Rumsfeld: I don't know why we don't see it. But if you think of what's happened since the war ended, the major combat aspect of the war ended and we went into this low intensity conflict period, so many good things have happened. We've trained and deployed some 200,000 Iraqi Security Forces. We only have 125,000 forces there. So there the biggest coalition there. There’s a Central Bank, a new currency, the utilities are functioning, the oil production is higher than pre-war peaks at the present time. People are doing things. The refugees are returning back because it's better there than where they were.
So is it perfect? No. Is there violence there? Yes. Are people still being killed? Yes. But the progress that's been made has been made so much faster than it was in post-war Germany; the contrast is remarkable.
Q: You have to make excruciatingly tough life and death decisions on a daily basis. You know that day you were going through what you know and what you don't know and all that. As an engineer, I actually understood what you were trying to say.
What is your criteria and thought process for making the right decisions?
Rumsfeld: Unless you're a Mozart or an Einstein who were so smart they could walk in a room (Inaudible.), all the rest of us: what we do is what we do with other people. What I do is I get the people that are smarter than I am, that know more than I do about a particular subject and worry it through.
Q: Who are those people?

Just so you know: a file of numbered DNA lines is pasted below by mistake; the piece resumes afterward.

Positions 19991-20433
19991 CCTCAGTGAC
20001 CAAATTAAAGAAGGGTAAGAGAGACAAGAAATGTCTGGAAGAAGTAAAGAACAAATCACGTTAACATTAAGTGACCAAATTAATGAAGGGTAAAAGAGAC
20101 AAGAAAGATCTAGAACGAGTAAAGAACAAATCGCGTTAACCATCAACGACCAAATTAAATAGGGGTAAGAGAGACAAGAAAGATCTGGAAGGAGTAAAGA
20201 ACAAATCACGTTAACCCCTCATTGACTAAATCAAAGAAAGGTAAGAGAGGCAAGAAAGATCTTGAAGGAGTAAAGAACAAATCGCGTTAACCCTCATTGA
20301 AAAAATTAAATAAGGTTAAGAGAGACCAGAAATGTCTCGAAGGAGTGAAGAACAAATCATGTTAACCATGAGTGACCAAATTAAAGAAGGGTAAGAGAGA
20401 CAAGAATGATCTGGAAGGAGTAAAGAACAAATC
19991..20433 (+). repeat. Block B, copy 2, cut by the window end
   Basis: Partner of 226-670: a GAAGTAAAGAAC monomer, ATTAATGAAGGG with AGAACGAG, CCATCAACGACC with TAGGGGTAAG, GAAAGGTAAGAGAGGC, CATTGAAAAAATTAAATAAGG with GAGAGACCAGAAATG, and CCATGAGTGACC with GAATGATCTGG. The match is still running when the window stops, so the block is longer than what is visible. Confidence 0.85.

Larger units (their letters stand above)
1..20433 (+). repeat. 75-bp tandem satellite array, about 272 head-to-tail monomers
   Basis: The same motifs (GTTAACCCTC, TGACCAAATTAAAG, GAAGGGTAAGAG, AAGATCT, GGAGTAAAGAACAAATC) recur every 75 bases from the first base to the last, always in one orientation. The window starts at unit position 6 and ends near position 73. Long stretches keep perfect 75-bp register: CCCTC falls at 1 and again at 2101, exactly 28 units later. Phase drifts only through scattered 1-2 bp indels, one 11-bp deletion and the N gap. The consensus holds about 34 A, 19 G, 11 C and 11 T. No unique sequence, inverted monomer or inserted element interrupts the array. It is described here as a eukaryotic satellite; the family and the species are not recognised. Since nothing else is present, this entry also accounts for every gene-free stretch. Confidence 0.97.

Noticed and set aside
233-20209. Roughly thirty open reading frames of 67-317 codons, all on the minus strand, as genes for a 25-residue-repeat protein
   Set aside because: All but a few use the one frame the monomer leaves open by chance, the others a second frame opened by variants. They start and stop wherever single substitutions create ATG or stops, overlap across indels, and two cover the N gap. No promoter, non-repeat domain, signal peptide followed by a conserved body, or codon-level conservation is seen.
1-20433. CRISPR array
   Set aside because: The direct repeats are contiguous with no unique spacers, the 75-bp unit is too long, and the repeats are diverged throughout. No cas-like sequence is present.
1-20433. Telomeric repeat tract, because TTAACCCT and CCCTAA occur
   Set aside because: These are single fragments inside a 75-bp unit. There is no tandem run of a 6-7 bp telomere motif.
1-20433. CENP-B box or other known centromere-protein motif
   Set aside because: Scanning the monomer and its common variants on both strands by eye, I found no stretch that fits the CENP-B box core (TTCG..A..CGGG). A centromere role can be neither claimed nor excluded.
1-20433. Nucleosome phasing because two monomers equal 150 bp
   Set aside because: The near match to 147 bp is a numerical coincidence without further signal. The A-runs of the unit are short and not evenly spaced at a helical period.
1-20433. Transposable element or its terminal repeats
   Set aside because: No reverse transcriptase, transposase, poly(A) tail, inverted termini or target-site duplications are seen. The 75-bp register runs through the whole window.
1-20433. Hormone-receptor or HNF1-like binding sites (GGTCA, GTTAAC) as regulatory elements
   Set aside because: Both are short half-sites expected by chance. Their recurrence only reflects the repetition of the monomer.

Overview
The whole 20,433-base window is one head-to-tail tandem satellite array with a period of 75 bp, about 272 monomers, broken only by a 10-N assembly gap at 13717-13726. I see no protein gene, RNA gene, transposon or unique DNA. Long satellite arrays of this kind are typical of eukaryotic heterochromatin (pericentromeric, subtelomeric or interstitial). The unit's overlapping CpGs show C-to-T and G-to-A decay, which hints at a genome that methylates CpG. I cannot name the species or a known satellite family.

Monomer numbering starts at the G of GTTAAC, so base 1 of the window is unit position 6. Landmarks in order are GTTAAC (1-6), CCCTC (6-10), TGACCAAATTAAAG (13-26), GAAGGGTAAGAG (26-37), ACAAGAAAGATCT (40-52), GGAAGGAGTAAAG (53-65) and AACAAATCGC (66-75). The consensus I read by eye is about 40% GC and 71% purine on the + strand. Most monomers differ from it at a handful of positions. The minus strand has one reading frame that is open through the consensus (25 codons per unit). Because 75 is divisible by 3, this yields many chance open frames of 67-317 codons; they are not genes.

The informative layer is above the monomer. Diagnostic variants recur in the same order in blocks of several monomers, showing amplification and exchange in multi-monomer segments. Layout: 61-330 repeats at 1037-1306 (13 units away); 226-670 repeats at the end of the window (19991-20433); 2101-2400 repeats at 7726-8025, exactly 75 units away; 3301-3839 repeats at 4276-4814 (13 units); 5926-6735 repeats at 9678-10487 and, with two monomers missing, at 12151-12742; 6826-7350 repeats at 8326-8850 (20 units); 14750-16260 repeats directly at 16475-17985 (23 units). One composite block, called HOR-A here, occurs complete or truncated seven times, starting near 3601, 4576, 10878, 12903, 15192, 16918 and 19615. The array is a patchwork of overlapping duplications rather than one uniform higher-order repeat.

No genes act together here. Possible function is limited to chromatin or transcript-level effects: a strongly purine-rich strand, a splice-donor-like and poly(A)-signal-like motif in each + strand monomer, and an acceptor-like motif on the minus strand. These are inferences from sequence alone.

Rumsfeld: Clearly, the Chairman and the Vice Chairman of the Joint Chiefs of Staff, the Chief of Staff of the Army, the Chief of Naval Operations, senior political officials, political appointees, policy people in the departments, the senior people in the other departments and agencies.
Q: You gather all of these people and you hash it out with them and then you come to a final decision and then you take it to the President? How does that process run?
Rumsfeld: My job is to put structure into complicated issues, and deal with the President on the macro issues so that he knows what's going on, so he'll have confidence in the people working in the Department of Defense, with the combatant commanders. You don't go into a war and not have confidence in your combatant commanders, (Inaudible.) General Tom Franks.
Then we have constant -- it's an iterative process. We may go back in two or three times and worry things through together.
Q: Has he ever not taken your advice. Has he changed things?
Rumsfeld: He adds value every time we meet.